Initiator Pharma

Back in 2016, a collaboration with an external company on research into ion channels led to two researchers from the Department of Biomedicine founding their own company. Today that company – Initiator Pharma – which is working to develop an alternative to Viagra, has a market value of approx. DKK 65 million.

Ulf Simonsen from the Department of Biomedicine had no plans to start a company. But an insistent chemist from the biotech company NeuroSearch changed all that. The two knew each other from a previous collaboration involving testing of ion channels. One Friday afternoon after another, Ulf Simonsen received a call from the chemist about another type of drug candidate that he thought should be tested in the laboratory. After a year of this, Ulf Simonsen finally gave in and assigned a postdoc to test the drug candidate. The result was surprising, as it turned out to have a positive effect on erectile dysfunction.

With the help of an external partner, the approval to begin the clinical trials has now been secured. At the same time, Initiator Pharma has issued additional shares and raised SEK 18 million together with guarantees for an additional SEK 12 million. This paves the way for phase 1 and 2 trials.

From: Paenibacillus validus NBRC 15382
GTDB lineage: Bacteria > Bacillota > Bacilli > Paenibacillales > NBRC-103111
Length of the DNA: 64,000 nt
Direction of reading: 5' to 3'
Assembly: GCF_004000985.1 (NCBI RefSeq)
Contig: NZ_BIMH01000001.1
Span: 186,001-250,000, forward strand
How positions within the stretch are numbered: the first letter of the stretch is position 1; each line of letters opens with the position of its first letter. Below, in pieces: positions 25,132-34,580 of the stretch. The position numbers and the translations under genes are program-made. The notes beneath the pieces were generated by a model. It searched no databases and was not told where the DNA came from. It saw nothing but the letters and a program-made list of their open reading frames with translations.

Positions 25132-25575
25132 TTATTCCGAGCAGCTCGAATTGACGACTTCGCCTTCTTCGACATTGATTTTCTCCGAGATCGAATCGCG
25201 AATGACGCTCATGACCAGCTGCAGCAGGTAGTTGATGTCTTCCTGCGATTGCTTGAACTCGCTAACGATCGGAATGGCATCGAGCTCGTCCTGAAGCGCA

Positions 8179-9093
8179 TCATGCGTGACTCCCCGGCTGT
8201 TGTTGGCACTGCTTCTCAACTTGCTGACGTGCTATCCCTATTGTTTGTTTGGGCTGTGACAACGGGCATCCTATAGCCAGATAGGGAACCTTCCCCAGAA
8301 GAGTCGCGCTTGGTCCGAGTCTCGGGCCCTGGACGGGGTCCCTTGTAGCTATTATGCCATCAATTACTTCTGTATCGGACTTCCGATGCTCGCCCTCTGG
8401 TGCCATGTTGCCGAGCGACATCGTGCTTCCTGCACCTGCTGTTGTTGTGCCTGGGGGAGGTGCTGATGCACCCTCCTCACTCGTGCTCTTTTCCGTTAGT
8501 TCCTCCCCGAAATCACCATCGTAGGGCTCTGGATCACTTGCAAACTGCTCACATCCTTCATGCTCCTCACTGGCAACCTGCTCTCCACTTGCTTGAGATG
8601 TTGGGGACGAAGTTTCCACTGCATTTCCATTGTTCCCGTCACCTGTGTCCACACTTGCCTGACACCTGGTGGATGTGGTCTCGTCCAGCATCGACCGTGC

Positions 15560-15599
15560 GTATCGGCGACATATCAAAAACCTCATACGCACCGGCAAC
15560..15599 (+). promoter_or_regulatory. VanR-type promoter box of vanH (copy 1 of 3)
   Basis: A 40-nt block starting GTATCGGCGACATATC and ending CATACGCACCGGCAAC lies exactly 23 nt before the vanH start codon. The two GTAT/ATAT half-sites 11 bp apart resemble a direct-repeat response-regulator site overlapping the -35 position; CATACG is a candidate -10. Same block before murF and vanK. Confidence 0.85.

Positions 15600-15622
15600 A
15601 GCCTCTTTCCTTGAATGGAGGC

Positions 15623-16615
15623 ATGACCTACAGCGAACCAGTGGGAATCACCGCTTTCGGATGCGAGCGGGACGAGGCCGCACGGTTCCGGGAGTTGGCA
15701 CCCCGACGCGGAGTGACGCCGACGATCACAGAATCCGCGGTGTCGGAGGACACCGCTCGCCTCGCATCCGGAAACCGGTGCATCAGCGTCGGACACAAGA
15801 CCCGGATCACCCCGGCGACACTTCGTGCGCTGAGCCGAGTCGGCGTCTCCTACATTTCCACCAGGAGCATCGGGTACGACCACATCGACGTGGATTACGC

Great need for new medicine

The product is not a competitor to Viagra, but rather a new medical treatment for patients with diabetes. Men with diabetes suffer erectile dysfunction more often than healthy men. At the same time, Viagra does not work for 30-40 per cent of them. The current alternative is e.g. injections in the penis, where one of the side effects is pain and the formation of scar tissue. "Many studies show that erectile dysfunction generally impairs quality of life. There are more suicides, increased alcohol abuse and an increased divorce rate among those affected, so even though people joke about Viagra, this is actually very serious and there is a great need for medical help. So we’re trying to develop an alternative that can be taken in tablet form,” says Ulf Simonsen, who has worked in the field for many years and, among other things, has been a member of the Committee of the World Health Organization's consultations on erectile dysfunction.